That’s right, and you want and talking about motivations. I mean, a lot of these really good dogs we have or have a very strong prey drive, highly motivated to bark and harass bears. And so to encourage them to think there’s something better than that. And recall is really challenging, and it needs to be instilled in them from a very young age. But, you know, I think you know, the important thing to to mention there is that, like I was saying that the really good dogs think it’s fun. It’s not, you know, you may think that the dog is this big scary bark, right? Like the you know, if a dog is growling usually it’s because they think something is threatening. More often than not, these dogs are more predatory towards the bears. So you may hear there bear bark is really squeaky and high pitched. Because they are excited and risky. Right? They think this is really great. It’s not a big threatening leg. Good, you know, railroads.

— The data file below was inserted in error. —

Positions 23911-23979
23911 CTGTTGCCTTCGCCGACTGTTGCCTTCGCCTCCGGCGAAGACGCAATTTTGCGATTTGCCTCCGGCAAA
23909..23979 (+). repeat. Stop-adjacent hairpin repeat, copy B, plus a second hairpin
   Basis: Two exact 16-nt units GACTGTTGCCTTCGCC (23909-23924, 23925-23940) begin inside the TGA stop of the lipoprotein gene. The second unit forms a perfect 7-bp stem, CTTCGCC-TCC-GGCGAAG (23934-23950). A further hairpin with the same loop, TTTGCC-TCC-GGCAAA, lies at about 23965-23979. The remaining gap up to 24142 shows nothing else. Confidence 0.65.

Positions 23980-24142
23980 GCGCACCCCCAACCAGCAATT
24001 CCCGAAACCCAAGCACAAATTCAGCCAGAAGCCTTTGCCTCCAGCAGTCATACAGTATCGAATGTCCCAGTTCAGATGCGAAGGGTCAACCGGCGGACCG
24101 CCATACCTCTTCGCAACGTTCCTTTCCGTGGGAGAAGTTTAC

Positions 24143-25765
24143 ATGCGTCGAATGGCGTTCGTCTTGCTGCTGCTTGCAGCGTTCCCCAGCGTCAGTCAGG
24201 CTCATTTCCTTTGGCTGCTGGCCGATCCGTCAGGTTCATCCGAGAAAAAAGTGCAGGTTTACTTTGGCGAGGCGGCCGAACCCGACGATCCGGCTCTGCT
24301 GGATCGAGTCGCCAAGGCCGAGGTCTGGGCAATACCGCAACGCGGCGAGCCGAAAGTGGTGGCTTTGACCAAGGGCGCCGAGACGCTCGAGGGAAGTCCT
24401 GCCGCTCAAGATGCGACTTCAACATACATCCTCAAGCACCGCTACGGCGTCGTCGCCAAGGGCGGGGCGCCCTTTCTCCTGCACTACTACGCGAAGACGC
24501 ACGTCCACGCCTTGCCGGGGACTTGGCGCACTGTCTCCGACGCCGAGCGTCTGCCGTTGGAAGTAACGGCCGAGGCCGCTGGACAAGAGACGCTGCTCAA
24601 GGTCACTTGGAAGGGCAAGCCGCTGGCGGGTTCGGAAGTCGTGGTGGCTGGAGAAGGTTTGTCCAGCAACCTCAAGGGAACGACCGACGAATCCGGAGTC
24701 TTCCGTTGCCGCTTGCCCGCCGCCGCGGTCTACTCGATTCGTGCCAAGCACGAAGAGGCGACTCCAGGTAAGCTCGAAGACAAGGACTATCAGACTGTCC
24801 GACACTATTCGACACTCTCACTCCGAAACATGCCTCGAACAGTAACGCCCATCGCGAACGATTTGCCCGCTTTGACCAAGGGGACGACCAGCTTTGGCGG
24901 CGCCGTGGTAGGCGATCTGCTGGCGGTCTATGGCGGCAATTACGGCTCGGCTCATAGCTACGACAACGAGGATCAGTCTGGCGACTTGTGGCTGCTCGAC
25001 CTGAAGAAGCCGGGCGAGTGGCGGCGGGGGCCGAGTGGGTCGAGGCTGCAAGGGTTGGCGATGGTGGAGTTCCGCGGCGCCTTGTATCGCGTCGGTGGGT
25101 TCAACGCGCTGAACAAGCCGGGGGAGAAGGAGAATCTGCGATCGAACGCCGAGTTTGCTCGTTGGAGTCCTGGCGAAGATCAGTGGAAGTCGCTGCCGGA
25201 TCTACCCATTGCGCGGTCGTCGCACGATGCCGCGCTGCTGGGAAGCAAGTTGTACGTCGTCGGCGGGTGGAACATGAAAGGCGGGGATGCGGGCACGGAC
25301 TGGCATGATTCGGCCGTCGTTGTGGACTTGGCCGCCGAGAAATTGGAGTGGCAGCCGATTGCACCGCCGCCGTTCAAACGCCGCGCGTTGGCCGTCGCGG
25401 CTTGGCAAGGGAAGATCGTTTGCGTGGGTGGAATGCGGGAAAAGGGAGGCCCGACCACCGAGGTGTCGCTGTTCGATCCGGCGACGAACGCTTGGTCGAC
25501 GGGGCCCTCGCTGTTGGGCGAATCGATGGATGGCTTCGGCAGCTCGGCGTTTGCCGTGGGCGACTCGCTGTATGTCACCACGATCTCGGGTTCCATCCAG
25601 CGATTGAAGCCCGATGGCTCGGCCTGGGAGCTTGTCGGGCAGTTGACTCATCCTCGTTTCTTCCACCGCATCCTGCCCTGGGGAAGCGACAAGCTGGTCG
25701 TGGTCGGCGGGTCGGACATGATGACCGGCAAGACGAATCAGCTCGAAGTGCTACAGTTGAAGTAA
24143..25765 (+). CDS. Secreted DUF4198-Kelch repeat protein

Kayla Fratt  47:54

Fascinating. Yeah, I definitely was imagining some like big scary, not obey because they’re not hounds, but like a bit rough sort of thing.

48:04

Yeah, not necessarily some of them do. But there’s something about the intention behind the bark, too. That’s different, I’ve noticed. Because I can, you know, I can have my dogs bark on command. And in some cases, I will just have them bark. But I’ve watched bears can think of one instance in particular where a bear was digging roots out in the field. And I didn’t want the bear to come back towards the campground. So I was just having the dogs bark a little bit. And dogs were just barking on command not really barking at anything, but then the wind changed. You know, and that bear was just out there for just digging roots, but then listening to the barking, but then the wind changed. And all of a sudden, the dogs could smell the bear. And they did their bear bark, which is a lot more intense, I would say then just sort of the barks I have them do on command. And when that bear heard them, do that bark, it took off running because there’s something different about the bark that the intention behind it.

Nils Pedersen  49:08